Travel Reference
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N OW I get to enjoy the Russian tradition.
During our trip so far, I've seen so many made-for-the-movies scenes of families drop-
ping loved ones off to catch a train, or greeting them with hugs and love as they arrive. It
happens everywhere, at every stop the train makes. It's hard to find that kind of poetry on
I got a small taste when Zhenia and Ira picked us up two days ago. But this evening I am
getting the full treatment.
Zhenia and her friend drove to the station separately, just to make sure they're able to say
“David, this is for you,” Zhenia says. She hands me a magnet, with an artist's rendering
of Nizhny's rivers and landscape. I'll cherish it—this city that looks so much like my home,
We hug, as Pavel reaches behind me and grabs my roll-aboard suitcase from my hands.
“David, let's go, we have to board.”
Yes, we .
Pavel walks, dragging my suitcase along, boards the train with us, finds our seats with us,
and gets us settled until it becomes clear our departure is imminent. He and Sergei share an
extended hug, and Pavel kisses Sergei on the cheek: “Sergei, you come back soon. David,
very nice to meet you.”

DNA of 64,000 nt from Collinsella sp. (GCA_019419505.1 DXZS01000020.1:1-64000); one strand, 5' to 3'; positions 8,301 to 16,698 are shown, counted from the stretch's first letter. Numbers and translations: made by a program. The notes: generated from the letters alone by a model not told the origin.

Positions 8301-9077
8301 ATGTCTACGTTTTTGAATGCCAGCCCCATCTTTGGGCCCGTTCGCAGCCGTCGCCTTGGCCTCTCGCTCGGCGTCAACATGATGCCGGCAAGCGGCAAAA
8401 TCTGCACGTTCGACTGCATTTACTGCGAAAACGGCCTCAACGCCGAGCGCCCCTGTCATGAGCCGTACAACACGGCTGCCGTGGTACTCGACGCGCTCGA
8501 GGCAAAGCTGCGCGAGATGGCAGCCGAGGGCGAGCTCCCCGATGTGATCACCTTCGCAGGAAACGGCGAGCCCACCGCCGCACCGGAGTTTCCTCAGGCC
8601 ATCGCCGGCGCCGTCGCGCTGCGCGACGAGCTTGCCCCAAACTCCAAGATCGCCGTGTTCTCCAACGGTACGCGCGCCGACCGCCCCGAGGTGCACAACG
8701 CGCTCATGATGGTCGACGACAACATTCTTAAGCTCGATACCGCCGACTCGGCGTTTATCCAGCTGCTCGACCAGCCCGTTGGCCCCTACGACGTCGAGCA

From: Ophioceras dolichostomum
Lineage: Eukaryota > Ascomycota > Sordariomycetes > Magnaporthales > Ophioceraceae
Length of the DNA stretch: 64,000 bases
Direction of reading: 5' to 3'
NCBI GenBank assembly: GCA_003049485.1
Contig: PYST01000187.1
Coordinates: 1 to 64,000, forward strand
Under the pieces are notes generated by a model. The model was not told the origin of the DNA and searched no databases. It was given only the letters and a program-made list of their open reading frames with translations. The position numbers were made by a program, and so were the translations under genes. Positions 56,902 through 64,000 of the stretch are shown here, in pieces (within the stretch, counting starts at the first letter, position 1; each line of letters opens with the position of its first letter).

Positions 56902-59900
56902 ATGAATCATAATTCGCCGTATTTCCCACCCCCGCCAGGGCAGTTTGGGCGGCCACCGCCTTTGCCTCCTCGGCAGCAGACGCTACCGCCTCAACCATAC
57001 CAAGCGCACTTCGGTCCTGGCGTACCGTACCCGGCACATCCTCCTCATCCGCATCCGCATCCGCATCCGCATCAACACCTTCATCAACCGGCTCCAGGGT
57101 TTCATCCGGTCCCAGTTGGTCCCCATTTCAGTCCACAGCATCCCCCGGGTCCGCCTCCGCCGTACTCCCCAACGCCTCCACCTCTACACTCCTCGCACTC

He gets off the train and positions himself on the platform, with the entire family, waving
and waving as our train begins to move. I still have a photo of the scene on my iPhone—the
flash off the window distorts it some, but there is Pavel, in his black leather hat in the cold,
pressing his face against our window, and Ira, bundled in a black jacket and hood, smiling
warmly at me and Sergei, posing as I snap the shot.
Russia can be so maddening. The day before, I listened to Alexei describe the horror of
being tortured at a police station, then ignored after being fully exonerated, living his life
without the use of his legs and with no one seeming to care but his sweet mother. This coun-
try's system of justice—this country —is so deeply flawed.
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